Append a new value to dict

pruebauno at latinmail.com pruebauno at latinmail.com
Mon Oct 13 17:12:31 CEST 2008


On Oct 13, 9:41 am, Marc 'BlackJack' Rintsch <bj_... at gmx.net> wrote:
> On Mon, 13 Oct 2008 14:10:43 +0200, Mathias Frey wrote:
> > However incrementing a non-existing key throws an exception. So you
> > either have to use a workaround:
>
> >  >>> try:
> > ...   counter['B'] += 1
> > ... except KeyError:
> > ...   counter['B'] = 1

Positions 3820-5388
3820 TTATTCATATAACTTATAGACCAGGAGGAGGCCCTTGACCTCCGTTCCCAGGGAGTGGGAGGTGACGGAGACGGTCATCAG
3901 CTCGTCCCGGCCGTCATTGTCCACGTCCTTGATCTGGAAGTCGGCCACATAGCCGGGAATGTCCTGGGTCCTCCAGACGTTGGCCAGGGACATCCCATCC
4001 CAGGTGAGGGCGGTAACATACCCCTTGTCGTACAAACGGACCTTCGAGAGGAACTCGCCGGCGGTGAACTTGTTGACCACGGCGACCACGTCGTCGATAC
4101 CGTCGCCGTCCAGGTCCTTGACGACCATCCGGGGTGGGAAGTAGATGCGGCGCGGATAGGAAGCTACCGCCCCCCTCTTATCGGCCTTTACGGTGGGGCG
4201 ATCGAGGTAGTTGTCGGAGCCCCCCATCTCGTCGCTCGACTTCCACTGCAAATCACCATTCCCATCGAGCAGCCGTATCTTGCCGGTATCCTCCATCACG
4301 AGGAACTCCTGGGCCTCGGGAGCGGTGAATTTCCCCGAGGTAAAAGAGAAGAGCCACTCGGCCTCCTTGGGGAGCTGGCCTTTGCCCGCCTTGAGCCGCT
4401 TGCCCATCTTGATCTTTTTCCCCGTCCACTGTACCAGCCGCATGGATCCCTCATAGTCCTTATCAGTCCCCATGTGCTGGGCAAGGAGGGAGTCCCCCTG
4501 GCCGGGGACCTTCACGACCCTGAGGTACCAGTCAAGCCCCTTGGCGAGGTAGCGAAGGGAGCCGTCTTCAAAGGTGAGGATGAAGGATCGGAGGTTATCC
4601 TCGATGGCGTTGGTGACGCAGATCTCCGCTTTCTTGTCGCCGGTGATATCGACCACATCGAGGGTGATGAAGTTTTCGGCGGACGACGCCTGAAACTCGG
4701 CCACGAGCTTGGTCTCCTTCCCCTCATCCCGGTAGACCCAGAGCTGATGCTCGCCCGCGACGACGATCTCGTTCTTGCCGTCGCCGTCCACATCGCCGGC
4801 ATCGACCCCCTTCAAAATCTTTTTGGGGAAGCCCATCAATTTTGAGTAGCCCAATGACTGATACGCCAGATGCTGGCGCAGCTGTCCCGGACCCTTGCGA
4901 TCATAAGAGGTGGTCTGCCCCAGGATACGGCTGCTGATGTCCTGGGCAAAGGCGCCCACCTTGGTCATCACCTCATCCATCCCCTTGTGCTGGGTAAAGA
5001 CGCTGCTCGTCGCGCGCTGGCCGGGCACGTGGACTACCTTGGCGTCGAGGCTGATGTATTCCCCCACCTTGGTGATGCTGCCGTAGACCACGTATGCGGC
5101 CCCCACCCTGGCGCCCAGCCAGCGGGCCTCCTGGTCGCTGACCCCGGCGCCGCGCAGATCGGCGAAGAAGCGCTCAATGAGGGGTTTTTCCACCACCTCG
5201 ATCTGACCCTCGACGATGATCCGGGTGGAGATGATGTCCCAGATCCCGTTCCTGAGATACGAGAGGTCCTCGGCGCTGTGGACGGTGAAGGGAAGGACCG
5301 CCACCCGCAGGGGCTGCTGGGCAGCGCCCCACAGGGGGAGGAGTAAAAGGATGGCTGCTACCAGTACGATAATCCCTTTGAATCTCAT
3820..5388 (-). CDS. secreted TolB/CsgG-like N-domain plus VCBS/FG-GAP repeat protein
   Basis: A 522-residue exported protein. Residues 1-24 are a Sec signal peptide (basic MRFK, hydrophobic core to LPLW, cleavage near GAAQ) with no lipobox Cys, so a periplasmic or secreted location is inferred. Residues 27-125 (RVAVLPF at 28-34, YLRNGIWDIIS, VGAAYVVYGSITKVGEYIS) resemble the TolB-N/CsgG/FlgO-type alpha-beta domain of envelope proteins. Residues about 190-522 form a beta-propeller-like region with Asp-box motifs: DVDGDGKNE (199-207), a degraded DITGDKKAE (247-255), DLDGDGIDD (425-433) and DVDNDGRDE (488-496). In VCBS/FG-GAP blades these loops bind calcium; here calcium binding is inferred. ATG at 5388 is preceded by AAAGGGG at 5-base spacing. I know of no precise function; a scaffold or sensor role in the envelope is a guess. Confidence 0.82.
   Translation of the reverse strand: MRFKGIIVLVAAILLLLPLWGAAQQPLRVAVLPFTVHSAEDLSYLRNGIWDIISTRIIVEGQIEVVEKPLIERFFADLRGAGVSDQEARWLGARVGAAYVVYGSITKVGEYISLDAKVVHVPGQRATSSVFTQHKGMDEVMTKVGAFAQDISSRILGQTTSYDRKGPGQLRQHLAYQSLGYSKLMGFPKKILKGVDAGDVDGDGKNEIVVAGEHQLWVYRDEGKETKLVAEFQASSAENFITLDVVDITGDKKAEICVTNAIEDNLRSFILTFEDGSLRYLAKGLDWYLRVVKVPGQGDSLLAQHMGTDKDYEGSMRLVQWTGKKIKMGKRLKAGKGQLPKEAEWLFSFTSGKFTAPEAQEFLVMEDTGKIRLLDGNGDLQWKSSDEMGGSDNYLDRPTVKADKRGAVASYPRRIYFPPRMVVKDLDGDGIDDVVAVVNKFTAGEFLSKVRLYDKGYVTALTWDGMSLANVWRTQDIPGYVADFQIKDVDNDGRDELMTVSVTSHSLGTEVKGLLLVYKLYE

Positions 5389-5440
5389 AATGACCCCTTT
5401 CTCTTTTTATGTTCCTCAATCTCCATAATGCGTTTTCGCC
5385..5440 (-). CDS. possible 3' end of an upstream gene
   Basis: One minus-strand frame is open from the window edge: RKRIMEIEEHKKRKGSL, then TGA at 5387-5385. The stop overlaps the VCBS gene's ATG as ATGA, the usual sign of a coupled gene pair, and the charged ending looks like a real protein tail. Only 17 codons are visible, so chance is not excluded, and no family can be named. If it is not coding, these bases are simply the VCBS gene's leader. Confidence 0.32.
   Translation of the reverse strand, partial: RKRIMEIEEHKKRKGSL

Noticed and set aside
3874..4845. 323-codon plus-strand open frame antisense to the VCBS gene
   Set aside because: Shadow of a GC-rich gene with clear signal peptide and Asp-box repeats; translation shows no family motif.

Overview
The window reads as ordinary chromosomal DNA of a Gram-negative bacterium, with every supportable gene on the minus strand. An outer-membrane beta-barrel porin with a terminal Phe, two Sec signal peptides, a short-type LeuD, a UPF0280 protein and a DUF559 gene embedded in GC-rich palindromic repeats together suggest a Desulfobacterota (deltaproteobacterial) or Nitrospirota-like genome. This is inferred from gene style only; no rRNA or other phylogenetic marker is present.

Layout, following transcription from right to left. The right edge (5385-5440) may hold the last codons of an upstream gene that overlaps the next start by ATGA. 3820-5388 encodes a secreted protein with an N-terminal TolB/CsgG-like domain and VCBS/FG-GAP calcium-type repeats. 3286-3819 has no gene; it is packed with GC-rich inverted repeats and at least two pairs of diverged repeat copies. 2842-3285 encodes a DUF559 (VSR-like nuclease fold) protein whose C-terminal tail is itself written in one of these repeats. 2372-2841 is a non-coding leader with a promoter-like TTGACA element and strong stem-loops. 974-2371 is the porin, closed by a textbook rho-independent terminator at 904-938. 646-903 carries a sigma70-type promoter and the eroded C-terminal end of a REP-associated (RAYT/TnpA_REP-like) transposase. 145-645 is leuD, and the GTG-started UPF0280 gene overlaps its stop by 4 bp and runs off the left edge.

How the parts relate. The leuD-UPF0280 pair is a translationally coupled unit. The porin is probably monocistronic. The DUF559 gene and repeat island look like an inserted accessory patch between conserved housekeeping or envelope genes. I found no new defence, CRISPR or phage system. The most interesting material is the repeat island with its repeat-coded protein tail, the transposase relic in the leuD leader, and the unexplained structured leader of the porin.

>
> > Since this looks ugly somebody invented the setdefault method:
>
> >  >>> counter['B'] = counter.setdefault('B',0) + 1
>
> Nope, for this use case there is the `dict.get()` method:
>
> counter['B'] = counter.get('B', 0) + 1
>
> This assigns only *once* to ``counter['B']`` in every case.
>
> `dict.setdefault()` is for situations where you really want to actually
> put the initial value into the dictionary, like with the list example by
> the OP.
>
> Ciao,
>         Marc 'BlackJack' Rintsch

...and if you are using Python 2.5 or later you can use the
collections module with collections.defaultdict(list) or
collections.defaultdict(int) to do the same thing. I personally find
it easier to read.



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